”Ageing is not a slope that everyone goes down at the same speed. It’s a flight of irregular steps that some people hurtle down faster than others.”
No-one would argue with this theory, cited by Simone de Beauvoir in her book ‘La Vieillesse’ (The Coming of Age). We can all identify those among our friends and relatives who are ageing badly and those who remain amazingly ‘well-preserved’. Are they responsible for these outcomes? What are the mistakes made by some, and the good choices made by others? And if you’re among the former, what can you do to reverse the trend?
Scientists have just provided some answers to these questions by demonstrating that a simple reduction in calorie intake can significantly slow down ageing (1). In one of the first studies to explore the effects of calorie restriction over such a long period, 53 healthy individuals aged 21-50 were supervised for two years in reducing their calorie consumption by around 15%, without inducing any excesses or deficiency.
A 15% calorie reduction corresponds to around 300 calories for a woman and 375 calories for a man - approximately two cans (33cl) of fizzy drink, 100g of chips or two packets of crisps (single portions).
Throughout the study, the volunteers underwent a series of tests to both measure their actual calorie reduction (via a very precise isotope dilution technique) and evaluate several biomarkers of ageing (since physical appearance is always a less reliable indicator than physiological parameters).
In these calorie-restricted subjects, researchers observed a systemic decrease in oxidative stress (which we know is associated with neurological conditions such as Parkinson’s or Alzheimer’s disease) as well as a fall in basal metabolism. Since metabolic by-products are known to accelerate the ageing process, this decrease could reduce the risk of chronic disease and prolong life expectancy!
Furthermore, the researchers also recorded an average weight loss of 8 kg (even though the volunteers did not follow a special diet and were not aiming to lose weight), as well as improvements in mood and quality of life, and in biomarkers of ageing.
All this, specified the study’s authors, without inducing the side-effects which sometimes occur with diets, such as anaemia, loss of bone density and menstrual disorders. “We found that even people who are already healthy and slim may benefit from calorie restriction”, commented study author Leanne M. Redman.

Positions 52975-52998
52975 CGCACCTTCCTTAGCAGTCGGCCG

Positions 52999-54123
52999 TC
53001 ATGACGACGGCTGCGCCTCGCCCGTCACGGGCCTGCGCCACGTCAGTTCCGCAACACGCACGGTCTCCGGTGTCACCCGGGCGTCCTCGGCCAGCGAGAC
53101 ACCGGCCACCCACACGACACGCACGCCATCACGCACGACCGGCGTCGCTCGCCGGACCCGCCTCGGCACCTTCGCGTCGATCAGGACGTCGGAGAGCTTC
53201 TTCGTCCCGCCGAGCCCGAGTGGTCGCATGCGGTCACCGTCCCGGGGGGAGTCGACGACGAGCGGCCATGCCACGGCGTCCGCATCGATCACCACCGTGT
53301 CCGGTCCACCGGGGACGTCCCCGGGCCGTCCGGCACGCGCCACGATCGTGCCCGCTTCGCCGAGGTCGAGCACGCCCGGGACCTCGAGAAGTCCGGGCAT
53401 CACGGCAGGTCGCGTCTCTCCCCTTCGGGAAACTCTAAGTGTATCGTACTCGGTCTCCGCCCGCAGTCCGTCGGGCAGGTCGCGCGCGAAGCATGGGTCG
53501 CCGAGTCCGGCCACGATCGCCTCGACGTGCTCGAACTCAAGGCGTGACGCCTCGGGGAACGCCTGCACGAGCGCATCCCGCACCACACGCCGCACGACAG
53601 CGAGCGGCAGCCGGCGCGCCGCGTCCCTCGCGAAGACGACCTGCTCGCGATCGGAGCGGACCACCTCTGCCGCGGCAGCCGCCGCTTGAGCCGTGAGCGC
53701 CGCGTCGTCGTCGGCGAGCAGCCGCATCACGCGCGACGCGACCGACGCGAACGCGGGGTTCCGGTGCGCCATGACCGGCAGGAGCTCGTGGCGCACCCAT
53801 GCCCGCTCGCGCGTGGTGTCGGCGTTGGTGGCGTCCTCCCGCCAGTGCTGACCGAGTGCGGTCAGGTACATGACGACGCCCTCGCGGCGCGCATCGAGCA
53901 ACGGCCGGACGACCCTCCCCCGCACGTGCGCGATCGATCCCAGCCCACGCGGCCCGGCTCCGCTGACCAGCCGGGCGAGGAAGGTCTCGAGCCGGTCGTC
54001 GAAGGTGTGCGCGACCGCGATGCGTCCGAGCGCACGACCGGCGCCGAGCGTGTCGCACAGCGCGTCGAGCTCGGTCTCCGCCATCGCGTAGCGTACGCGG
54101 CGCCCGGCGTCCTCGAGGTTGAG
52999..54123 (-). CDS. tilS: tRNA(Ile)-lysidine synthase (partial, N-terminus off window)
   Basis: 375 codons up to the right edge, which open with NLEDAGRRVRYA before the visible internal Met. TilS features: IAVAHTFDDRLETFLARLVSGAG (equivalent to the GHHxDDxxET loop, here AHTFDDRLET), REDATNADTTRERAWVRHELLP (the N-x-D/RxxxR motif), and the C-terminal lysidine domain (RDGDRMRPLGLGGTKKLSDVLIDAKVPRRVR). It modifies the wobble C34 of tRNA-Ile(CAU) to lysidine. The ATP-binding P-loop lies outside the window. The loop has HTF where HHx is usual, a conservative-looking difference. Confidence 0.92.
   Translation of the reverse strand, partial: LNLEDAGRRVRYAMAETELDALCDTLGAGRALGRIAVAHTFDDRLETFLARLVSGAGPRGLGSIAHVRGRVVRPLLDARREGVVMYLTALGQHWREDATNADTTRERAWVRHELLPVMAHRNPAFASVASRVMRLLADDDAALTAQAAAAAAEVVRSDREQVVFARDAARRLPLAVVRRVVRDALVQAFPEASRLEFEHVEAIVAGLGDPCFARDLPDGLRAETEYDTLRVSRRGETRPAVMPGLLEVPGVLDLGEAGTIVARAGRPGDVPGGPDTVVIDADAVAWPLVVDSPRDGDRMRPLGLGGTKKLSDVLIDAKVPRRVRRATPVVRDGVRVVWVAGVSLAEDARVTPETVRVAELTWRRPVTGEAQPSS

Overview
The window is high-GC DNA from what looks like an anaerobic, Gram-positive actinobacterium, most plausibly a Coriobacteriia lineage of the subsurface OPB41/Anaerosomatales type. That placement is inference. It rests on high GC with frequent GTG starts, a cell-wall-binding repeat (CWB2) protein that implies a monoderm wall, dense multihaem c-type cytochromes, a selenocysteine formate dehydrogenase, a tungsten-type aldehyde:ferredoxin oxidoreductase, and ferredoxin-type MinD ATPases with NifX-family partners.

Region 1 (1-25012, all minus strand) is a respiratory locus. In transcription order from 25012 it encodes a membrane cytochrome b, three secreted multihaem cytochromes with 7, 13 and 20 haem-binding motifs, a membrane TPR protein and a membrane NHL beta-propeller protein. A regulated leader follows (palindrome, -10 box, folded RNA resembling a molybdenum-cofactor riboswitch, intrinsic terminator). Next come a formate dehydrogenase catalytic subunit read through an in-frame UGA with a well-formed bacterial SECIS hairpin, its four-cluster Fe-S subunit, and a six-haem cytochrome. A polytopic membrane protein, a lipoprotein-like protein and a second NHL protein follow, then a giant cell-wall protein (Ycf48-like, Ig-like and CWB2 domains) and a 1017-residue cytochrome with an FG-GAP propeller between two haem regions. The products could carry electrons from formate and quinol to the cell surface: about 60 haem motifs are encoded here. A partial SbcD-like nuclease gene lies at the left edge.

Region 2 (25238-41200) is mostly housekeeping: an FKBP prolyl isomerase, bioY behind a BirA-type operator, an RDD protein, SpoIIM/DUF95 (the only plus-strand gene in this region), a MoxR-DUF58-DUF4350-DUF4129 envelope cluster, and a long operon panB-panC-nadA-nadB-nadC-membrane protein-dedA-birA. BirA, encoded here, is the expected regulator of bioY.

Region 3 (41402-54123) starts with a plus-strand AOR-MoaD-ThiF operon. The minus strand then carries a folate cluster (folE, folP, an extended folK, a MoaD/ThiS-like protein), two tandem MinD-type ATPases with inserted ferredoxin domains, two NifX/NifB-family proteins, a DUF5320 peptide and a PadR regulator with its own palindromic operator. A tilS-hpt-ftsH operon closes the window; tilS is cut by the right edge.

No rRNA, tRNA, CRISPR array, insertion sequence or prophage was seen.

These findings lend credence to two of the most fascinating theories of ageing:
This new research follows numerous studies which have already shown the benefits of calorie restriction in animals, particularly in terms of longevity and delaying the development of age-related diseases.
This study’s findings are so persuasive that we all want to know what practical measures we can take to cut 15% off our calorie intake and benefit from these same effects. What’s important to understand is that the participants here were closely supervised by nutrition professionals.
The main aim was tocut portion size, and not to reduce consumption of particular foods. Thus the volunteers were not deprived of anything and no food was banned. To ensure that lowering the participants’ calories would not also reduce their intake of vitamins and minerals, they were asked to take a daily multivitamin supplement similar to Daily 3 and a 1000mg calcium supplement (ie 2 capsules of Calcium-AEP 500mg).
They were, however, given simple tips on how to successfully reduce portion size over the long-term. The most effective of these undoubtedly concerned sources of dietary fibre (4-6). While these foods are gradually disappearing from our diet, they are nonetheless critical in reducing appetite and helping control calorie intake. They work by absorbing water and expanding, promoting the sensation of a full stomach.
So if we increase our consumption of dietary fibre foods while reducing our calorie intake, our bodies won’t notice that anything’s changed. Smart, eh? Particularly as there are simple ways of including them in our everyday diet:
Surprising as it may seem, it appears there is. Several years ago, scientists identified molecules capable of
This is precisely why the researchers are suggesting that the next step could be to “examine the effects of calorie restriction in conjunction with antioxidant foods or substances like resveratrol, which mimic calorie restriction”. Resveratrol is one of the most promising molecules for fighting ageing. It is mentioned here because it may play a role in calorie restriction and activate similar signalling pathways (7).
A number of studies have also shown the extent to which resveratrol benefits aspects of health directly linked to those of calorie restriction (8). Apart from its antioxidant benefits (including those related to neuronal cells (9-11)) and its effects on various signalling molecules (12), the fact that it obtained from natural sources is also appealing: it’s found in several plants such as peanuts, blueberries, pine bark and grapes. And of course, it’s also found in supplements in its trans form (trans-resveratrolResveratrol Synergy) for those wishing to benefit from some of the effects of calorie restriction without having to endure its restrictive nature.
Key points of the article
The study at the centre of the article
Leanne M. Redman, Steven R. Smith, Jeffrey H. Burton, Corby K. Martin, Dora Il'yasova, Eric Ravussin. Metabolic Slowing and Reduced Oxidative Damage with Sustained Caloric Restriction Support the Rate of Living and Oxidative Damage Theories of Aging. Cell Metabolism, 2018; DOI:10.1016/j.cmet.2018.02.019References
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